If only FEMA prepared for a disaster as well as The Mitchell Co. While confusion and inactivity plagued the government's response to Hurricane Katrina, this diversified Gulf Coast multifamily company mobilized almost immediately to help its properties and communities. In the fishing and shipbuilding village of Bayou La Batre, Ala., Mitchell Co. employees scrambled almost 2,000 eggs and fed approximately 1,500 people. Company staffers delivered vegetables to six Mitchell Co. complexes in Biloxi, Miss., and Gulfport, Miss., sharing the extras with Old Pass Road Baptist Church in Gulfport. The company also prepared 500 survival kits for people who were returning to their homes after the hurricane and installed roofs on single-family homes in Mobile that were damaged by the storm.

How can this multifamily, commercial, and single-family builder do so much so quickly? Just look at the parking lot at its Mobile, Ala., headquarters, where two large trucks that resemble RVs sit on the asphalt. The black one contains three bathrooms with showers. The red one essentially operates as a rolling kitchen, complete with dishes, pots, pans, silverware, cabinets, refrigerators, and a freezer. When a storm hits, The Mitchell Co. sends these trucks, staffers, and SUVs with "Disaster Relief Team" signs into hurricane-scarred areas to help residents and employees alike.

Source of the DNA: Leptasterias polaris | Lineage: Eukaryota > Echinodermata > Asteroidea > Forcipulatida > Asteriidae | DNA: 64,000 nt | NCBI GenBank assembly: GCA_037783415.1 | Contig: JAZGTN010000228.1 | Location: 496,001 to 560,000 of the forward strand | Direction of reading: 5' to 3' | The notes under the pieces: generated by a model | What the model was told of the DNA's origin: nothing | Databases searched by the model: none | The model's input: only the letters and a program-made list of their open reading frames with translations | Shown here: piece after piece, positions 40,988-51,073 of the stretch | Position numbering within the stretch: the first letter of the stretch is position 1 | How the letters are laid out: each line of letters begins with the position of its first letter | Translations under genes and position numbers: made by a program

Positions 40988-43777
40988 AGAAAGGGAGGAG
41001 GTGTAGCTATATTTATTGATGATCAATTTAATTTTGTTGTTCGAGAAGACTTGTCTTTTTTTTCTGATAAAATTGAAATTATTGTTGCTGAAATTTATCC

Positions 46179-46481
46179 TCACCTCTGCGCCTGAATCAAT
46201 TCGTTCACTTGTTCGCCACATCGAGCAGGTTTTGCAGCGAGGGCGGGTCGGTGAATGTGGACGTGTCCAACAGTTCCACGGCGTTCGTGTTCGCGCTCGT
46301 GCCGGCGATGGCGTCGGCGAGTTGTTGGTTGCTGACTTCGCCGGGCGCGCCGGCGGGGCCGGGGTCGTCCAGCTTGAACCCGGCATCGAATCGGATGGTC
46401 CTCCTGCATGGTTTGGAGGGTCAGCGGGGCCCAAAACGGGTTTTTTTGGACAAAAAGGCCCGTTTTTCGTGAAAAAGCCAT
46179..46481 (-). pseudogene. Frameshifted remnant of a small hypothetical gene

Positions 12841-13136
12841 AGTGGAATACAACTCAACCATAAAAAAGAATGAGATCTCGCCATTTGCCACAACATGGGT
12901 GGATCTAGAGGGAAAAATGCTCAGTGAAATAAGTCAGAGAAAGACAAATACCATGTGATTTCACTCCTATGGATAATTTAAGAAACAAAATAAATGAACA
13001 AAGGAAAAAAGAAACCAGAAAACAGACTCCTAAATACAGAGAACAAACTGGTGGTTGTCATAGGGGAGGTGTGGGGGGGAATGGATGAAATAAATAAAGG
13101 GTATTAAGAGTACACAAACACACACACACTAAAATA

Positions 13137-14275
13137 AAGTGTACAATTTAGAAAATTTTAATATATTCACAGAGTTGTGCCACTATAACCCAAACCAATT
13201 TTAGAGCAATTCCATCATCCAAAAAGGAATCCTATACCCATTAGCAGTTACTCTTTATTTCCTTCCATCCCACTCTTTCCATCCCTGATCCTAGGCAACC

CEO John Saint's focus on disaster readiness means The Mitchell Co. can quickly respond when a hurricane rumbles up the Gulf Coast. The company stands ready to provide food, supplies, and comfort after storms.